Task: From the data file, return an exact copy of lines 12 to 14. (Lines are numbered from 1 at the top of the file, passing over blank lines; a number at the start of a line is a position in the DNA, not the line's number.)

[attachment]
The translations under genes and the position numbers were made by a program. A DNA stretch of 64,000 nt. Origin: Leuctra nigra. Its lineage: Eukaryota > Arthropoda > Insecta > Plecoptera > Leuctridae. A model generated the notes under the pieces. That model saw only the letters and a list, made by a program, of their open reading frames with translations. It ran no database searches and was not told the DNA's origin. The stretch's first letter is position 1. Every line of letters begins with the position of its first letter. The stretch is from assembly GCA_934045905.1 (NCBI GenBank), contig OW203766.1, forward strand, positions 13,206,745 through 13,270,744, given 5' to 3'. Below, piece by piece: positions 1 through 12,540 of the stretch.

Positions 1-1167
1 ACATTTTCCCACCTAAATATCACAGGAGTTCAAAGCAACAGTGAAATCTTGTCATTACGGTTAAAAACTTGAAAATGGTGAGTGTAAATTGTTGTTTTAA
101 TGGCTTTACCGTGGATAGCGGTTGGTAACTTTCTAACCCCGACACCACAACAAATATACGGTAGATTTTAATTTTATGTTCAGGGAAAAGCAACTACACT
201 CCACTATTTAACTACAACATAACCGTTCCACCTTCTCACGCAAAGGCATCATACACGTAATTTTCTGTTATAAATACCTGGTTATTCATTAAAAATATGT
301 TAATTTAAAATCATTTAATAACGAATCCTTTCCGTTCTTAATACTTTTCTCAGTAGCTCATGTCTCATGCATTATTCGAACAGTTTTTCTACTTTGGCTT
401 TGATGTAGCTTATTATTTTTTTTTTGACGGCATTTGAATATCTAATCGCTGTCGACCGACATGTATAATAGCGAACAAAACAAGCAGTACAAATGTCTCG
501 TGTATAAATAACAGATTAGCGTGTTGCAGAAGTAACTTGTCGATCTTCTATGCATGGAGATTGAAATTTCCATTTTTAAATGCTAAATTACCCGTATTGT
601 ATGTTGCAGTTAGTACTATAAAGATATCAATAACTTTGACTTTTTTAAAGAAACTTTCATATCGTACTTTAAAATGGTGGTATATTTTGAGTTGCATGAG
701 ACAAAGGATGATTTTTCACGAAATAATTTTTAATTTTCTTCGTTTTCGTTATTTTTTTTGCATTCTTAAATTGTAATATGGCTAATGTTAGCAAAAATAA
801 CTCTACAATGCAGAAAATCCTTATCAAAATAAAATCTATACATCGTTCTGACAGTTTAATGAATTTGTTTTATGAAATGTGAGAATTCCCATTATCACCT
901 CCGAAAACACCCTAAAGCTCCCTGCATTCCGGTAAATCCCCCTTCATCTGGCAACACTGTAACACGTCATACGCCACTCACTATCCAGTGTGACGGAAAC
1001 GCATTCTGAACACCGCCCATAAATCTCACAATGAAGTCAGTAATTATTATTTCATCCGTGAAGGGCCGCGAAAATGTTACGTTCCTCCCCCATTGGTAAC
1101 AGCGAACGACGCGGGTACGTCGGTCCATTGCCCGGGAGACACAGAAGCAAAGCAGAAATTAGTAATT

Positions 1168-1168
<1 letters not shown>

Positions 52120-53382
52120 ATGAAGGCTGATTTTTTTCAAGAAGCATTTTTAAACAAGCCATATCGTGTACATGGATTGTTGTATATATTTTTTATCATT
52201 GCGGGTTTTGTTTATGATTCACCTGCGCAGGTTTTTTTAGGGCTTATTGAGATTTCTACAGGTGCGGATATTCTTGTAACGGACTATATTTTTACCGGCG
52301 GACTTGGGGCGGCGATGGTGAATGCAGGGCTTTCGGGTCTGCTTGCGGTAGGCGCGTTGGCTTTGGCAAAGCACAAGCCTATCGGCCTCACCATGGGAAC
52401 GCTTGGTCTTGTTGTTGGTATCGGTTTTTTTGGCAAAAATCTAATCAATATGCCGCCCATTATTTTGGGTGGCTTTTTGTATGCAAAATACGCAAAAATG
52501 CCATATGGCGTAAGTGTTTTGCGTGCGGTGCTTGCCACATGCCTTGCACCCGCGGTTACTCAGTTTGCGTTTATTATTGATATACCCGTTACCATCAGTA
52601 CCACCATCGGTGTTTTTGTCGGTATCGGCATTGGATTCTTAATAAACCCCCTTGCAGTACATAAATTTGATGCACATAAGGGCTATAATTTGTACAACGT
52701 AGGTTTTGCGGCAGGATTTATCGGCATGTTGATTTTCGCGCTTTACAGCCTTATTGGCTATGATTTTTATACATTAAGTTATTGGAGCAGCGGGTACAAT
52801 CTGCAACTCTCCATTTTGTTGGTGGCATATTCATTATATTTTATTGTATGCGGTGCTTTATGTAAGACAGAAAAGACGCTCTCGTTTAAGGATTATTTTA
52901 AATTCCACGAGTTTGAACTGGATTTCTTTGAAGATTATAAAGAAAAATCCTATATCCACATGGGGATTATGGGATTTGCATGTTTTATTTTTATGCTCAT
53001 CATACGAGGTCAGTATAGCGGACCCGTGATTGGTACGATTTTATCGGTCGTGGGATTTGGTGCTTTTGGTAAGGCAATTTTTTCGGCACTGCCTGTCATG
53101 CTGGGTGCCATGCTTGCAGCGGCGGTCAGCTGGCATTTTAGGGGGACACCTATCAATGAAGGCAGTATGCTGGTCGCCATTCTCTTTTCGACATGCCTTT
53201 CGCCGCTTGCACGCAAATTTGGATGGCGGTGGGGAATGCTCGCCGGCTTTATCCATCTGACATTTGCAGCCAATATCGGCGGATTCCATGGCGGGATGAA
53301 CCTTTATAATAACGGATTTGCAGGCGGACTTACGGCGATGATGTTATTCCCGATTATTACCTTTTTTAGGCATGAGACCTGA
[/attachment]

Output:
901 CCGAAAACACCCTAAAGCTCCCTGCATTCCGGTAAATCCCCCTTCATCTGGCAACACTGTAACACGTCATACGCCACTCACTATCCAGTGTGACGGAAAC
1001 GCATTCTGAACACCGCCCATAAATCTCACAATGAAGTCAGTAATTATTATTTCATCCGTGAAGGGCCGCGAAAATGTTACGTTCCTCCCCCATTGGTAAC
1101 AGCGAACGACGCGGGTACGTCGGTCCATTGCCCGGGAGACACAGAAGCAAAGCAGAAATTAGTAATT